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Ratification of the U.S. Constitution   Tags: constitution day, federalists, george_washington, rhode_island_history, united_states_constitution  

Constitution Day -- September 17th: a display of library materials and web resources on ratification of the Constitution
Last Updated: Apr 2, 2014 URL: Print Guide RSS UpdatesEmail Alerts

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Constitution Day

Constitution Day Events
Constitution Day Events
September 17, 2010

Celebrate the Birthday of Our American Government

A history of the holiday.  On September 17, 1787, the delegates to the Constitutional Convention met for the last time in Philadelphia to sign the document they had created.  However, the first observance of the anniversary of the signing of the Constitution of the United States was held  over 70 years later, shortly after the outbreak of the Civil War.   Then in 1940,  Congress set aside the third Sunday in May as “I Am an American” Day, which honored those who had become U.S. citizens during the preceding year. These two holidays were combined in 1952 and were celebrated in that year on September 17th as Citizenship Day.  The holiday is presently referred to by both Consitution Day and Citizenship Day.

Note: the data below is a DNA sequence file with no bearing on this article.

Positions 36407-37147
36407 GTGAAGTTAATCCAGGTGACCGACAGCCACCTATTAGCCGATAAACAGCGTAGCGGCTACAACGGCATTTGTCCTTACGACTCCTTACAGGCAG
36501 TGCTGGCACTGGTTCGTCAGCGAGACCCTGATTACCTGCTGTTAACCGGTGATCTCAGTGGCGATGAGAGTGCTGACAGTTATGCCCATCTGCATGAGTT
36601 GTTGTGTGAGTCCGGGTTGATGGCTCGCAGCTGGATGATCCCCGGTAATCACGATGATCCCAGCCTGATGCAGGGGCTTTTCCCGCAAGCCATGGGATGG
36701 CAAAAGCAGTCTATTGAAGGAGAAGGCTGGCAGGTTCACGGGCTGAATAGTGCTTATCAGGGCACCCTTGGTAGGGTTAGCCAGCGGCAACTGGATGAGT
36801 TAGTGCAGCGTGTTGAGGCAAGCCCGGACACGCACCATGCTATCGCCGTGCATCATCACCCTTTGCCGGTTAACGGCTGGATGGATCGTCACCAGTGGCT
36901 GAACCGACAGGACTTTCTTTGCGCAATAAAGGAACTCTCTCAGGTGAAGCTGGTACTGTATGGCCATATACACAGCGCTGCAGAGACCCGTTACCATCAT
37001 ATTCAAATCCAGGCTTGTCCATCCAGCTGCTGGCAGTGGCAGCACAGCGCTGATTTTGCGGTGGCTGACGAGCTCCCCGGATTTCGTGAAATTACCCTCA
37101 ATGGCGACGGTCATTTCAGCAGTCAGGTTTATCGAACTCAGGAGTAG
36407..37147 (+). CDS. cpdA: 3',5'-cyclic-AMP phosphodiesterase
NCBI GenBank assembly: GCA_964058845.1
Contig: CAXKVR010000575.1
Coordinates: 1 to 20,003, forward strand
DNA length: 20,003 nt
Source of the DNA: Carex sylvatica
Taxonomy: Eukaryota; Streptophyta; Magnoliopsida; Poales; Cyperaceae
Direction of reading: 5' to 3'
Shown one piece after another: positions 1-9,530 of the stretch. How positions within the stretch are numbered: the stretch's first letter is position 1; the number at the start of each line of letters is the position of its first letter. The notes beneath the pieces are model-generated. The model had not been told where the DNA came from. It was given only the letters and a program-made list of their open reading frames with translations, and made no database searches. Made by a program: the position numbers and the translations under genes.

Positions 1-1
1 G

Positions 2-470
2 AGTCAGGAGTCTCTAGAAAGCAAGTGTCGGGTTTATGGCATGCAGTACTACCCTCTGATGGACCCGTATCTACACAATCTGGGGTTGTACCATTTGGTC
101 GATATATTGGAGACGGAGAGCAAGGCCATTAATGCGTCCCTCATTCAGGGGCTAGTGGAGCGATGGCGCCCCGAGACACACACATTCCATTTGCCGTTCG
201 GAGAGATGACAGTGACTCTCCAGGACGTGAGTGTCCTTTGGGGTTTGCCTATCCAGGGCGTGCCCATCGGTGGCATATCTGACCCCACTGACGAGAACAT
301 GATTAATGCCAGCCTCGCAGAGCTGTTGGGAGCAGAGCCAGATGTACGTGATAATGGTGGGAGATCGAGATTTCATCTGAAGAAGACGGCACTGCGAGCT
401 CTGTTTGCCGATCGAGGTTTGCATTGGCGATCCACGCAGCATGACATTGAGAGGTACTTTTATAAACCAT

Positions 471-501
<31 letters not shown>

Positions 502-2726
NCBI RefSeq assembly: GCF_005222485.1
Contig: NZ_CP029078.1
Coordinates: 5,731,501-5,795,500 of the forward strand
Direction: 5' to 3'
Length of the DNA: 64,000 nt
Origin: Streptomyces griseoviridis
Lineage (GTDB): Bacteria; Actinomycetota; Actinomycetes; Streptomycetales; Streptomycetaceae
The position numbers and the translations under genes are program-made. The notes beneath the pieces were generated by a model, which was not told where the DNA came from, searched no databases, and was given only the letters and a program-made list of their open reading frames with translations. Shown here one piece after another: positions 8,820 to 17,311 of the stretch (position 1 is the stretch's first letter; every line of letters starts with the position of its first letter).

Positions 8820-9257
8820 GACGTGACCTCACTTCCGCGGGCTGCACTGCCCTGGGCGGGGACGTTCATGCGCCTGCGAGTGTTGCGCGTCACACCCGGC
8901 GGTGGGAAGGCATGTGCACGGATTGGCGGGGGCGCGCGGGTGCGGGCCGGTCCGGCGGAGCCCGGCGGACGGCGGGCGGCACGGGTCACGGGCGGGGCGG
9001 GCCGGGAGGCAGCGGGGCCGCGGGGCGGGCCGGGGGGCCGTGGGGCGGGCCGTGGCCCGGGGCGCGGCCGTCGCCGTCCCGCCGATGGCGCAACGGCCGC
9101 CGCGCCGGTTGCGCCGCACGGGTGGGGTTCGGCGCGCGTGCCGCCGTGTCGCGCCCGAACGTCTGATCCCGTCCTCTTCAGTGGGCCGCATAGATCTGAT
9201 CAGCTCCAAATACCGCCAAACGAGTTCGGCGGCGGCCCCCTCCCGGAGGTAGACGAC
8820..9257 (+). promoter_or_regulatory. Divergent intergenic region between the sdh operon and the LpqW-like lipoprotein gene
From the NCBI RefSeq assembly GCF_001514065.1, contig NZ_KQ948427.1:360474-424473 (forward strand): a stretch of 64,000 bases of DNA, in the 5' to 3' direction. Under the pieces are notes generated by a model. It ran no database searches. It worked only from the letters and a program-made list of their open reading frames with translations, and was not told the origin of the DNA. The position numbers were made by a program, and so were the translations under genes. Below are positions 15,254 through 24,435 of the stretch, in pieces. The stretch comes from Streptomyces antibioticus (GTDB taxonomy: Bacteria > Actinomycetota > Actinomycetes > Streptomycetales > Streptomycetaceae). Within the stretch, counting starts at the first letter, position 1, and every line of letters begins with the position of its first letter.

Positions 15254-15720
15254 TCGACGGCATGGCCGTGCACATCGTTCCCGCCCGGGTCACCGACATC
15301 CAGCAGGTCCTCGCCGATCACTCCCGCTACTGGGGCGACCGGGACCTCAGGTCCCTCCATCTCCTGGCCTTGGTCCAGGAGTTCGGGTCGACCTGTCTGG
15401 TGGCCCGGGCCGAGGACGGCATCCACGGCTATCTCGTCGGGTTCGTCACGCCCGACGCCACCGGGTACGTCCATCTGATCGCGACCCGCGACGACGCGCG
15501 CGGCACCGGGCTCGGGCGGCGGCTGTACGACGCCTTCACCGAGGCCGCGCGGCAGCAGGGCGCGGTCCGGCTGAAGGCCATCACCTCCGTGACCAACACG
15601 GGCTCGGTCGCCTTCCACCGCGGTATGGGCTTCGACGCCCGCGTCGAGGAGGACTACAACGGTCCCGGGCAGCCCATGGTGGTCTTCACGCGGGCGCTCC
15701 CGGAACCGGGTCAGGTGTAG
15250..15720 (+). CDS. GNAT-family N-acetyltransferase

Interestingly, although Convention delegates put four months of negotiating into the document,  ratification by the last of the states took two and a half years to achieve and the Constitution that was finally ratified by the 13th state (Rhode Island) on May 29, 1790, had been substantially amended by that time.



Constitution Day Educational Mandate

It was not until 2005, when Senator Robert Byrd (D-WV) added Section lll(b) of Title I of Division J of the Consolidated Appropriations Act of 2005 which mandated that all federally-aided educational institutions in the country were enlisted to "attack the sorry state of historical and political knowledge among the nation's youth." The clause, quietly tucked into the omnibus spending bill, mandates the following:

Each educational institution that receives Federal funds for a fiscal year shall hold an educational program on the United States Constitution on September 17 of such year for the students served by the educational institution.

American Democracy Project at RIC

The American Democracy Project (ADP) at Rhode Island College is a campus initiative that promotes political engagement throughout the state.


The U.S. Constitution

Page One of the original copy of the Constitution (Image from

Transcription of the Constitution.

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